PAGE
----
**9.**The robotic apparatus of claim 8, wherein the null space torques define movements at the actuators to apply torque at a passive subset of the DOFs.

**10.**The robotic apparatus of claim 9, wherein the null space torques further comprise constraint forces.

**11.**The robotic apparatus of claim 9, wherein the movements associated with the null space torques include task irrelevant motion for the robotic apparatus.

**12.**The robotic apparatus of claim 8, wherein the rigid-body dynamical system comprises a plurality of rigid links interconnected by rotary joints providing the DOFs for the robotic apparatus.

**13.**The robotic apparatus of claim 12, wherein at least one of the rotary joints is passive.

**14.**The robotic apparatus of claim 8, wherein the operational space controller comprises a processor executing code to provide a task space dynamics module and a null space dynamics module each processing dynamics of the rigid-body dynamical system to produce the task space torques and the null space torques, respectively.

**15.**The robotic apparatus of claim 14, wherein the null space torques generate forces at passive ones of the DOF to provide movement of the robotic apparatus to perform a task.

**16.**An operational space control method, comprising: processing task space dynamics of a rigid-body dynamical system to generate, for each of a plurality of actuators of the rigid-body dynamical system, a torque associated with the rigid-body dynamical system performing a task; processing null space dynamics of the rigid-body dynamical system to generate, for each of the actuators, a torque associated with motion of the rigid-body dynamical system irrelevant to the task; providing control signals based on the task space torques and the null space torques to controllers of the actuators, whereby the rigid-body dynamical system performs the task, wherein the rigid-body dynamical system includes at least one constraint to its movements.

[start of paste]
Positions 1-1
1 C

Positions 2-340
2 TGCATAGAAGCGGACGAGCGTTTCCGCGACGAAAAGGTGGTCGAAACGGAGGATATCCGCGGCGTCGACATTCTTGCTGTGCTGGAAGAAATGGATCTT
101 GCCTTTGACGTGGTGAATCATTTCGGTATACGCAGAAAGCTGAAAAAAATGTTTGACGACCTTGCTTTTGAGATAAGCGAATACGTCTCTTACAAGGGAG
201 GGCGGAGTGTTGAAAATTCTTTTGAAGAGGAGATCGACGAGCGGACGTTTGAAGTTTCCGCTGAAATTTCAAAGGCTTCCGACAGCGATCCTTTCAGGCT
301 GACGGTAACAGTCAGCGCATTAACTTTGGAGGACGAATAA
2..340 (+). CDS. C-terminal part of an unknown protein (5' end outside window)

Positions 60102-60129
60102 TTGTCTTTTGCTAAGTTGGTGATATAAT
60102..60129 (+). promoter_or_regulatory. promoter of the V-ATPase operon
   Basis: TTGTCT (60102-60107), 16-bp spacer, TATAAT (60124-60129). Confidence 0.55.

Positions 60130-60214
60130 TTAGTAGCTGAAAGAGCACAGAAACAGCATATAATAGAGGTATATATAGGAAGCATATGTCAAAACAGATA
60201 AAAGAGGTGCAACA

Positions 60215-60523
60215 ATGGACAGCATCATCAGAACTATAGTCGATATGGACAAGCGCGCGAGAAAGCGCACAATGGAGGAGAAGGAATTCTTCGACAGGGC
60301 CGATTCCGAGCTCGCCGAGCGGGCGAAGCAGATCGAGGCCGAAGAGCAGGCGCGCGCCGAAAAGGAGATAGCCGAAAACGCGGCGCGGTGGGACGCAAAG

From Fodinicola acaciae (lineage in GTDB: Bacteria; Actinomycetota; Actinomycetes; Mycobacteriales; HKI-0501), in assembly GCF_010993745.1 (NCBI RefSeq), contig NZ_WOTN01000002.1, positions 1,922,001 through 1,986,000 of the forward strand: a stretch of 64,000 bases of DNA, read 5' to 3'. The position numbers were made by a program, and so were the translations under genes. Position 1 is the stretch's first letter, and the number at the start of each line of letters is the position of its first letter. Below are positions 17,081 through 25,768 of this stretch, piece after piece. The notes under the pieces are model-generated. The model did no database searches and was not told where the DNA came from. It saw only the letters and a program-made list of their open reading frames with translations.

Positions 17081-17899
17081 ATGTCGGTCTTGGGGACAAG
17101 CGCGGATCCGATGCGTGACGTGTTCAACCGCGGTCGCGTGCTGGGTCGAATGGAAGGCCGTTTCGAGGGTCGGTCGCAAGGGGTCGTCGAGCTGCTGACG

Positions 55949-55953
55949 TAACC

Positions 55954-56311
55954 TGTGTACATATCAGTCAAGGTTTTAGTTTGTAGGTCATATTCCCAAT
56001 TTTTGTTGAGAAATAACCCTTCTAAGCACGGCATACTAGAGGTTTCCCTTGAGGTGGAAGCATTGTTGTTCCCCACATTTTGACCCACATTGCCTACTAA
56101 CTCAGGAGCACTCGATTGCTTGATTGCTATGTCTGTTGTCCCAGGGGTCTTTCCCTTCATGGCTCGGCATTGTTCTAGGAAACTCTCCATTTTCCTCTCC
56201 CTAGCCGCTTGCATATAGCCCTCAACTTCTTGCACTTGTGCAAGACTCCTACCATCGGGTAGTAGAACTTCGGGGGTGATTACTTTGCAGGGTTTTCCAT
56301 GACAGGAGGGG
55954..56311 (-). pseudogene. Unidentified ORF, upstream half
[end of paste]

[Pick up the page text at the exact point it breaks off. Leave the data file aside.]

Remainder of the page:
**17.**The method of claim 16, wherein the rigid-body dynamical system is fully actuated.

**18.**The method of claim 17, further comprising determining a minimum torque vector, whereby the task space and null space torques are minimum torques for performing the task.

**19.**An operational space control method, comprising: processing task space dynamics of a rigid-body dynamical system to generate, for each of a plurality of actuators of the rigid-body dynamical system, a torque associated with the rigid-body dynamical system performing a task; processing null space dynamics of the rigid-body dynamical system to generate, for each of the actuators, a torque associated with motion of the rigid-body dynamical system irrelevant to the task; providing control signals based on the task space torques and the null space torques to controllers of the actuators, whereby the rigid-body dynamical system performs the task, wherein the rigid-body dynamical system is underactuated.

**20.**The method of claim 19, wherein the null space torques generate motion in passive ones of the actuators to facilitate movement of the rigid-body dynamical system facilitating performance of the task.

## Description:

**BACKGROUND**

**[0001]**1. Field of the Description

**[0002]**The present invention relates, in general, to improved techniques for controlling humanoid robots and other rigid-body dynamical systems, and, more particularly, to operational space control methods and operational space controllers that provide enhanced control over rigid-body dynamical systems such as robotic devices with constraints or constrained movements and such as underactuated robotic devices.